So, you’d like to have an RV, but you really don’t have $20,000.00 to invest or six months of your life to put into a time consuming renovation. What about $800 and a few weekends of your spare time?
Bob, the cool $800 camper built from a 40 year old cargo trailer.
When instructables user, Dustman0042 decided he needed a camper, that’s exactly what it cost him to produce this “tiny house” lookalike he nicknamed Bob.
Bob’s origins lay in this ancient aluminum box trailer.
To make your camper, first start with an old trailer. It really could be just about anything. In this case, it was a 40 year old cargo box trailer with an aluminum skin that was picked up from an ad. Craigslist and local eBay listings are both great places to find a simple trailer for sale.
He used 2×3 framing for the new walls and insulated the surfaces with rigid R13 foam insulation.
Since the aluminum skin held up well, the outside walls of this unit came in handy. The next step is to simply remove everything you don’t need. Dustman0042 left the two side walls and the front wall. Since the rear wall was built from access doors that didn’t fit the plan, they came off.
Roof framed from more 2×3 rafters ready for sheathing.
Some trailer builders over think things. That was not the case here. Simple dimensional lumber was used for framing. It’s strong, it’s light, it’s easy to work with and it’s cheap and easily found. The walls and roof were framed from 2x3s, almost as strong as 2x4s but about a third less weight – and cheaper. Use nice, straight lumber for best results.
Roof framed and sheathed, ready for metal.
Since being able to stand full upright inside was important, a peaked roof got installed. On the outside, the aluminum skin stayed, but got a bright red coat of paint for a cozy look. The roof is corrugated metal, a long lasting and lightweight option that is also very inexpensive and fast and easy to install.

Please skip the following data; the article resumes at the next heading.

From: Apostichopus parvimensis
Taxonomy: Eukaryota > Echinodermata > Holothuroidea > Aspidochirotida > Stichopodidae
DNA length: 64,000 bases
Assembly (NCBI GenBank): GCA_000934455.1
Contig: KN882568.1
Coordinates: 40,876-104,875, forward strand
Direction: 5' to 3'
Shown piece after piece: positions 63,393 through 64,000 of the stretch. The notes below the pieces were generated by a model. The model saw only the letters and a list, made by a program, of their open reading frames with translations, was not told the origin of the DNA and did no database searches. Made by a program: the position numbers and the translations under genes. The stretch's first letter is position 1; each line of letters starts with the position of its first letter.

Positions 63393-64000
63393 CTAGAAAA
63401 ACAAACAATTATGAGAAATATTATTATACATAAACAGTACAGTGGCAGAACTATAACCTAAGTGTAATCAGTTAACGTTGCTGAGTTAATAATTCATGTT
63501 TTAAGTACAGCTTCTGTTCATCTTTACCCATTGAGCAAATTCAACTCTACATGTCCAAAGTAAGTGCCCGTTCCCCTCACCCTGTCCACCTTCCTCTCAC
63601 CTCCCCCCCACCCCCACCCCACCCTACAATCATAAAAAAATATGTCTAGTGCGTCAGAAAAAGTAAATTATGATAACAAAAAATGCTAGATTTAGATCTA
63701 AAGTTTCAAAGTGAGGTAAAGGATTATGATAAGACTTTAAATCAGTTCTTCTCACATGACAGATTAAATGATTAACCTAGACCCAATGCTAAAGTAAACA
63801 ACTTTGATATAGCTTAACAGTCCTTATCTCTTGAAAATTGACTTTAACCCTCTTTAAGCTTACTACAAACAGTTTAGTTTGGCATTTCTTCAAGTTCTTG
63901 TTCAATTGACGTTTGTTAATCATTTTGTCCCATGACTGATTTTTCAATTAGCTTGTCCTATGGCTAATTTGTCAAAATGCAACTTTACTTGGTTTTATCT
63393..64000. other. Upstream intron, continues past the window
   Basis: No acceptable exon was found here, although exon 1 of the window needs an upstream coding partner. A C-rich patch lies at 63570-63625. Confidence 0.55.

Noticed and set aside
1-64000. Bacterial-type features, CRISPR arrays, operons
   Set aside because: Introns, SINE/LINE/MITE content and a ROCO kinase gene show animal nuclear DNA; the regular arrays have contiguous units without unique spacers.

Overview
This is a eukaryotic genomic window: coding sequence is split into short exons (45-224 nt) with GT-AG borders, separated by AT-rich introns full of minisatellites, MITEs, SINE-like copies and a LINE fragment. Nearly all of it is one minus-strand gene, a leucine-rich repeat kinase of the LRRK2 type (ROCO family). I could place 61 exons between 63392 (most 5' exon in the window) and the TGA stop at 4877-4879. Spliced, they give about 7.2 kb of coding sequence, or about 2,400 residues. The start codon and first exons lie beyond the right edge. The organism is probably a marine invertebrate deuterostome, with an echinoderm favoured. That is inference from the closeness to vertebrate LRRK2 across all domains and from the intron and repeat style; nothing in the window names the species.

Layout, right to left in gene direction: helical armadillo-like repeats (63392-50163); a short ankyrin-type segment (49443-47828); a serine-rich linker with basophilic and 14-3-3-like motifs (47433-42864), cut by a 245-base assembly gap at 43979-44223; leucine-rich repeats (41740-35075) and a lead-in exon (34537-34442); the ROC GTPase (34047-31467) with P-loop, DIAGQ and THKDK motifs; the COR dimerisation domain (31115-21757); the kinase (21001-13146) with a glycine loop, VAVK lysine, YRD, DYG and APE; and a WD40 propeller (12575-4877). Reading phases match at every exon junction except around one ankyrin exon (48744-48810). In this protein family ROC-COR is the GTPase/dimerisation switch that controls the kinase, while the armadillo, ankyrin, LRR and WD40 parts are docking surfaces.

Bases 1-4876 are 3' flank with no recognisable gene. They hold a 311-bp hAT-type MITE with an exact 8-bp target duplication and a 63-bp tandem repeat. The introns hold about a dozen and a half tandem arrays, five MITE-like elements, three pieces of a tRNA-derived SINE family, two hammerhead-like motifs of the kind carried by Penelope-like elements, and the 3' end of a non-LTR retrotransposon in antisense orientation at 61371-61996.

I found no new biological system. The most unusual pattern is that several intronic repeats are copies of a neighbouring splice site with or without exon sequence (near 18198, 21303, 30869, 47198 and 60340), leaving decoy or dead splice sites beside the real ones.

A couple of interior shots showing window curtains and storage loft.
If you plan to camp where it’s hot or cold, insulate your camper! Rigid foam is best. It’s cheap, simple to cut and works well for climate control and noise reduction. Before you add your interior skin, wire for lights and other electrical.
The bed made up and ready for a good night’s camp!
To finish the project off, a cutdown RV door and a pair of salvaged camper windows took care of access and ventilation. The interior is paneled with bead board for a rugged, rustic finish that is also inexpensive and super fast to install. You can either paint or stain it for a classic cabin look.
Cedar rear wall with a cut down RV door.
Bob is a fairly basic camping unit that requires nearby showers and water for complete comfort. While an outside folding kitchen serves as the meal prep area, with a longer trailer you might build in a small kitchen and even add water and a grey water tank.
The cedar paneling and trim, along with the corrugated roof turned out pretty nice considering the $800 investment. The piece we like best? A real mattress, that’s a must for campers over thirty. I’m just saying. 😉
The Bob, at home at a campsite.
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